Japan’s collective consciousness is still haunted by the nuclear disaster that destroyed the north-eastern part of this island country a decade ago. The second-worst nuclear disaster after Chernobyl changed the way Japan was to approach nuclear energy for years to come.
However, now the hesitations of the past seem to be fading away as it is set to give nuclear technology an all-new shot.
Tokyo is ushering in a series of ambitious next-generation nuclear projects that might fuel Japanese industry for decades and help erase the stain left by the Fukushima tragedy on the country’s reputation.
Collaboration with scientists and companies in the United States will be a key component in the development of future nuclear energy technology. Japan’s Minister of Industry Koichi Hagiuda had a virtual meeting with US Energy Secretary Jennifer Granholm on January 6 during which they agreed to cooperate in the development of plutonium-burning fast reactors and advanced energy plants based on small modular reactors (SMRs).
Hagiuda told Granholm that Tokyo will encourage more local energy companies to join an international program to test fast reactors and small modular reactors, or SMRs, developed by US companies such as NuScale Power LLC and others.
Important development: Japan vows to boost next-generation small modular nuclear technology development in enhanced private and public sector Japan-US cooperation. Hats off, @SecGranholm @METI_JPN ! https://t.co/sQJYGwHCbr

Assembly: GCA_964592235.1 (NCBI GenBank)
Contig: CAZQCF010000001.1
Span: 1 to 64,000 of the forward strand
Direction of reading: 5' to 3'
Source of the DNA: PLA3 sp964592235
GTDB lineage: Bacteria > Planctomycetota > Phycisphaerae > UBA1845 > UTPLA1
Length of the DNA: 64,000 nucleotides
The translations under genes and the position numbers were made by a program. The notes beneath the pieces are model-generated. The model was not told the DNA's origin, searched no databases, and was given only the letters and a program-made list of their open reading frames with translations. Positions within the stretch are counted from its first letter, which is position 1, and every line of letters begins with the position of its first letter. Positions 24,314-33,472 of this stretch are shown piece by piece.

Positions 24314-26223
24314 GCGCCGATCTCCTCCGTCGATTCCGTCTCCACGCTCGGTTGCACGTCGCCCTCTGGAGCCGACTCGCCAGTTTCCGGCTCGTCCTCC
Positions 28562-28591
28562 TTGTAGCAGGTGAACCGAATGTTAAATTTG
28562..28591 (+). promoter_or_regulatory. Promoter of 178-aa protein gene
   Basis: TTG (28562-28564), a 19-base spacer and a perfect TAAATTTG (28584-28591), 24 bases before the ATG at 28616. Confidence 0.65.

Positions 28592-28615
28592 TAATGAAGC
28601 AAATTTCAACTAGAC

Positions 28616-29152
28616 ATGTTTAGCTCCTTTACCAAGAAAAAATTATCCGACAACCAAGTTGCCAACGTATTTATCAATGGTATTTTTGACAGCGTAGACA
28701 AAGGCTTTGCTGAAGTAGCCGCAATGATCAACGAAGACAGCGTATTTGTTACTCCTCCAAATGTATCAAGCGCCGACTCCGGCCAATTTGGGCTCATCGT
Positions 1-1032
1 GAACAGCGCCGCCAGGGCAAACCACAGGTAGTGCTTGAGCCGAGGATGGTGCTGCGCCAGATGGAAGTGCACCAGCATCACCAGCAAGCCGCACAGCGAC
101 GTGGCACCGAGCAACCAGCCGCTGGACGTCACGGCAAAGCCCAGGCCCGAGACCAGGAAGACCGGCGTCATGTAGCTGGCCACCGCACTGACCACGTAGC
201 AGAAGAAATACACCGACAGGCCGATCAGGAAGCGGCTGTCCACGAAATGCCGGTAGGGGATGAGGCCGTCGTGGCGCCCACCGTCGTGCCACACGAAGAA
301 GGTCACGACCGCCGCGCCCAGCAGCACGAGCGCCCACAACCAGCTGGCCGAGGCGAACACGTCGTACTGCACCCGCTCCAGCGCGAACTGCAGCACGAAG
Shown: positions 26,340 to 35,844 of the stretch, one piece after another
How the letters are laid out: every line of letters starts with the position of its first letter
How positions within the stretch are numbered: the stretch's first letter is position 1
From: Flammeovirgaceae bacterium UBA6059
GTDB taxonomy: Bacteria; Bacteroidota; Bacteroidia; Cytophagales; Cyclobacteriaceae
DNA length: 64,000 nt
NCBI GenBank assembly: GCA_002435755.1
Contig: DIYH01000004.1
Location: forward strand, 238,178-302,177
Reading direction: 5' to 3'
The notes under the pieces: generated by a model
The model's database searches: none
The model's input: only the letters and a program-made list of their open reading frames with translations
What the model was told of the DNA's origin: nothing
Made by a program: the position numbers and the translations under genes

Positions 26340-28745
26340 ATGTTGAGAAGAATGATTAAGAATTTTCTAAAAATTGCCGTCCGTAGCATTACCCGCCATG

— Kenneth Weinstein (@KenWeinstein) January 7, 2022
The meeting, Hagiuda’s first since taking office last year, took place at a time when Japan is stepping up its efforts to develop advanced nuclear power technologies.
The Japanese government intends to promote domestic enterprises that participate in international tests incorporating such technology as part of its national energy plan. The United States and France are among the other international participants in the initiative.
It was in October last year that the conversation around nuclear energy had started again under the premiership of Fumio Kishida but fell short of any announcement on new construction or technology development.
Along with his cabinet ministers, the Japanese Prime Minister backed a fundamental energy policy that did not include any plans for nuclear reactor development or replacement; instead it focused solely on the restart of safe reactors.
— Bloomberg Quicktake (@Quicktake) September 25, 2018
Despite pleas from electricity and steel industry groups to enable new construction and replacement in order to ensure energy security and reduce greenhouse gas (GHG) emissions, the government did not change the prospects for the nuclear sector from the draught plan released in July.
However, in a noteworthy development that could now be seen as a premise for this new technology development, the Japanese government made it clear in its Sixth Strategic Energy Plan, released in October that it intends to move on from the events in northeast Japan.